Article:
LOS ANGELES (AP) — DNA taken from the mouth of a former police detective so closely matched saliva from a bite mark on the arm of a murdered woman that no one else could have produced that genetic similarity, a criminalist told jurors Friday.
Los Angeles Police Department scientist Jennifer Francis, who analyzed evidence in the 26-year-old murder case, offered a conclusion that bolstered prosecution claims that defendant Stephanie Lazarus murdered her romantic rival.
Francis said the DNA of Lazarus was found on the bite mark discovered on victim Sherri Rasmussen's body after she was slain in 1986.
The case lay dormant and was reopened after two decades, with DNA analysis credited with reviving the case and implicating Lazarus.
The 51-year-old Lazarus, once a decorated LAPD investigator, listened attentively as Francis provided the strongest evidence against her.
Lazarus has pleaded not guilty and her lawyer, Mark Overland, has suggested that the DNA swabs taken at the time of Rasmussen's killing were corrupted over the years and are not reliable evidence.
Prosecutors claim that Lazarus was consumed with jealousy when her longtime lover, John Ruetten, announced he had decided to marry Rasmussen, a nursing supervisor at a hospital. When Rasmussen was killed, investigators believed she was the victim of a home invasion robbery.
Lazarus' name came up when the case was reopened and new detectives looked at the facts. Other police witnesses have told how they followed Lazarus surreptitiously and collected her DNA from a cup she discarded during a shopping trip.
It provided a partial match to DNA from the bite, they said. But it wasn't until Lazarus provided a DNA sample from her mouth while in custody that they had a perfect match, they said.
Francis described how she received swabs for testing that had been placed in an envelope a quarter century before. She identified pictures of the envelope which she said was in "ratty" condition and had at least one large tear. A photo projected on a courtroom screen showed a test tube top sticking out of a tear in the envelope. Francis said she also cut a slit in the envelope to remove the tube.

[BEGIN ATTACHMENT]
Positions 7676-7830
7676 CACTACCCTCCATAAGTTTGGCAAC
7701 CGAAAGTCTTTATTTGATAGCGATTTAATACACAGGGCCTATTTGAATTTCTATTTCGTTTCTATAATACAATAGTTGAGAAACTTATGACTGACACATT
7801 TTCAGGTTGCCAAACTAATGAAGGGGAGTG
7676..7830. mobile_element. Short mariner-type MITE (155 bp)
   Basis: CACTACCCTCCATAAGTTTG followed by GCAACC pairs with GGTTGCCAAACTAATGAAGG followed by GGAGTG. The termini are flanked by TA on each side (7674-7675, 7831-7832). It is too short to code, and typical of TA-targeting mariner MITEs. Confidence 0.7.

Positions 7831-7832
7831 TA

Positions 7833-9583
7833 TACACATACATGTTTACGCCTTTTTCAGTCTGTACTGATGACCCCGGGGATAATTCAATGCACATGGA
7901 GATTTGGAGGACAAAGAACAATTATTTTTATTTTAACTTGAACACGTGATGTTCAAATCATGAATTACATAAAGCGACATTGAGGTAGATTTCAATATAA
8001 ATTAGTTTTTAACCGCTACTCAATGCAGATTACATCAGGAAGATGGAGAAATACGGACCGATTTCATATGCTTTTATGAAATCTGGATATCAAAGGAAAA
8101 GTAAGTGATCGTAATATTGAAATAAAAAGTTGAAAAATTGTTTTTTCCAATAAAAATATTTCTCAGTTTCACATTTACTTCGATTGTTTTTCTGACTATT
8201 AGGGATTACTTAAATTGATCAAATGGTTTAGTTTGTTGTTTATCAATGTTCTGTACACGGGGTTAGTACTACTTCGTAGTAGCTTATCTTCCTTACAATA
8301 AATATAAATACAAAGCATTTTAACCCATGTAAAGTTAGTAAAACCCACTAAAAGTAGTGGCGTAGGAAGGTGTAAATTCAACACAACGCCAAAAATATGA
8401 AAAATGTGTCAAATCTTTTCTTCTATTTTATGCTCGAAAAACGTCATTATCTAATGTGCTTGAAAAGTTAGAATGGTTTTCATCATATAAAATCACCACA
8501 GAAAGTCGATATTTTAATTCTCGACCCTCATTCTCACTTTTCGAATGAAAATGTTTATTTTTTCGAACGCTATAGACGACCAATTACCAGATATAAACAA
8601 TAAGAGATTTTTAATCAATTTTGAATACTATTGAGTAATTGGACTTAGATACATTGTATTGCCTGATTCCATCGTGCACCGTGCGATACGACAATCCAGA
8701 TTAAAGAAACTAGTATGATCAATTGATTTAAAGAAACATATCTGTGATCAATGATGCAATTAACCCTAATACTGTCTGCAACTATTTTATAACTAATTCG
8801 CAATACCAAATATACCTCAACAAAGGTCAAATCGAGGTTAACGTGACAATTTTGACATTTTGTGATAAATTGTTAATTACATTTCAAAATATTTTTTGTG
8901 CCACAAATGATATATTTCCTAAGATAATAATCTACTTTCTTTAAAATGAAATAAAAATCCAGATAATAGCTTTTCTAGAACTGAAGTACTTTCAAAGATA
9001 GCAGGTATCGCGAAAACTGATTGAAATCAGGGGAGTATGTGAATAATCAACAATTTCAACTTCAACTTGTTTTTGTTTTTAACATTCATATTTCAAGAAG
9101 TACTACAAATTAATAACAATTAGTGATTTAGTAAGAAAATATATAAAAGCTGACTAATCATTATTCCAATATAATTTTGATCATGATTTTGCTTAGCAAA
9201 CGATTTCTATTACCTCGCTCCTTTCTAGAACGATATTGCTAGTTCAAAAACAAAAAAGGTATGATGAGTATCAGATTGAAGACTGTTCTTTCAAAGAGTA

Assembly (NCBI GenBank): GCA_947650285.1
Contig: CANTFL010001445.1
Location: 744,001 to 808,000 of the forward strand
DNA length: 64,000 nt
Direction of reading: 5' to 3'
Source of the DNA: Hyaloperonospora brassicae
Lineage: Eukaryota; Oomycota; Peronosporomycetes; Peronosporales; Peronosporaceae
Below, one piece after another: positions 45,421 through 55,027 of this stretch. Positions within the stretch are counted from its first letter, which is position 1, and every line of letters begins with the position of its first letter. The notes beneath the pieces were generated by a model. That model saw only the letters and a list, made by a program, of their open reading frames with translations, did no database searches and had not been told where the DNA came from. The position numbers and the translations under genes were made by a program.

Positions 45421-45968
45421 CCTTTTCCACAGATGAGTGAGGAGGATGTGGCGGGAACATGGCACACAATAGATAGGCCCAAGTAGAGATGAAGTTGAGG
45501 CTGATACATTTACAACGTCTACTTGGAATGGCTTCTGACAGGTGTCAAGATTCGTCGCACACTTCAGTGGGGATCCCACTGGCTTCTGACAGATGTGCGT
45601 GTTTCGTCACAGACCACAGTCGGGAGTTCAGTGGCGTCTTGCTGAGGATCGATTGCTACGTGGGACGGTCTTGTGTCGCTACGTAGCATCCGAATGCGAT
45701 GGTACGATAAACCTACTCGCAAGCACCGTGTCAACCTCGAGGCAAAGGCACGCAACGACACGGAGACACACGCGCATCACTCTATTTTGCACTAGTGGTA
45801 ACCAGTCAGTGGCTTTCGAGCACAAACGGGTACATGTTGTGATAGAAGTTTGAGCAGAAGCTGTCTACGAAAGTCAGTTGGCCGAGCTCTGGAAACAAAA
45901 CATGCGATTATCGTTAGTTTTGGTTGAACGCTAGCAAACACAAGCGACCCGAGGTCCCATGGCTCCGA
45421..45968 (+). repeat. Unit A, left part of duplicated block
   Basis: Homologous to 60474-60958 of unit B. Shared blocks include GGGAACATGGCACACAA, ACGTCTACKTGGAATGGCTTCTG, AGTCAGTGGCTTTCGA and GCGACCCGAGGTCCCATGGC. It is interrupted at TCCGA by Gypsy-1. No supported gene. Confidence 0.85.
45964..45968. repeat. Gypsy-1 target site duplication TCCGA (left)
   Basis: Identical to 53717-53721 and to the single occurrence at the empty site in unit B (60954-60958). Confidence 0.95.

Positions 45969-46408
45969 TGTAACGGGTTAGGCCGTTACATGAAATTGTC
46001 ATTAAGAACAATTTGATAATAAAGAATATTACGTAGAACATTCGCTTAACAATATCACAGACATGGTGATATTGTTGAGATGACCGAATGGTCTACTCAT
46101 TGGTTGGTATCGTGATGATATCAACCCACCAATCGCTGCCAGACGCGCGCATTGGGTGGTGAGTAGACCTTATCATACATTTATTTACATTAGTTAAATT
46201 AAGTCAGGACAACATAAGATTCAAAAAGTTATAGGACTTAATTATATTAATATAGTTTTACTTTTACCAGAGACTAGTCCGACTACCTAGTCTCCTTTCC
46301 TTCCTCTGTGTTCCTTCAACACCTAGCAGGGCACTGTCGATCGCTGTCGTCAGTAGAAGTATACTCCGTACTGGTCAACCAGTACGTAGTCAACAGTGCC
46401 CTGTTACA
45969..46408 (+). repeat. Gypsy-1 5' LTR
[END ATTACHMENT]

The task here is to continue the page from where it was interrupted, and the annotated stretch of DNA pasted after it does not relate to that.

That has led to claims of evidence tampering by the defense.
During cross-examination by Overland, Francis said DNA evidence is highly susceptible to contamination and degradation over time. But she said laboratories have controls to prevent that.
She also testified that she was first approached to analyze materials in the case in 2004. In early 2005, she determined the person who made the bite mark was probably a female.
For unexplained reasons, the case then sat dormant again until 2009, when a detective reopened it and Francis compared the genetic profile of the biter with the DNA sample taken from Lazarus' mouth.
Under questioning by Deputy District Attorney Michael Nunez, Francis said the genetic profile of Lazarus and the bite mark would be expected to be found in one in 402 quadrillion individuals.
"On our Earth would you expect to find another individual with the profile of Stephanie Lazarus and Exhibit 30 (the bite)?" Nunez asked.
"No," said the witness.
The trial is in recess until Tuesday. Monday is a court holiday.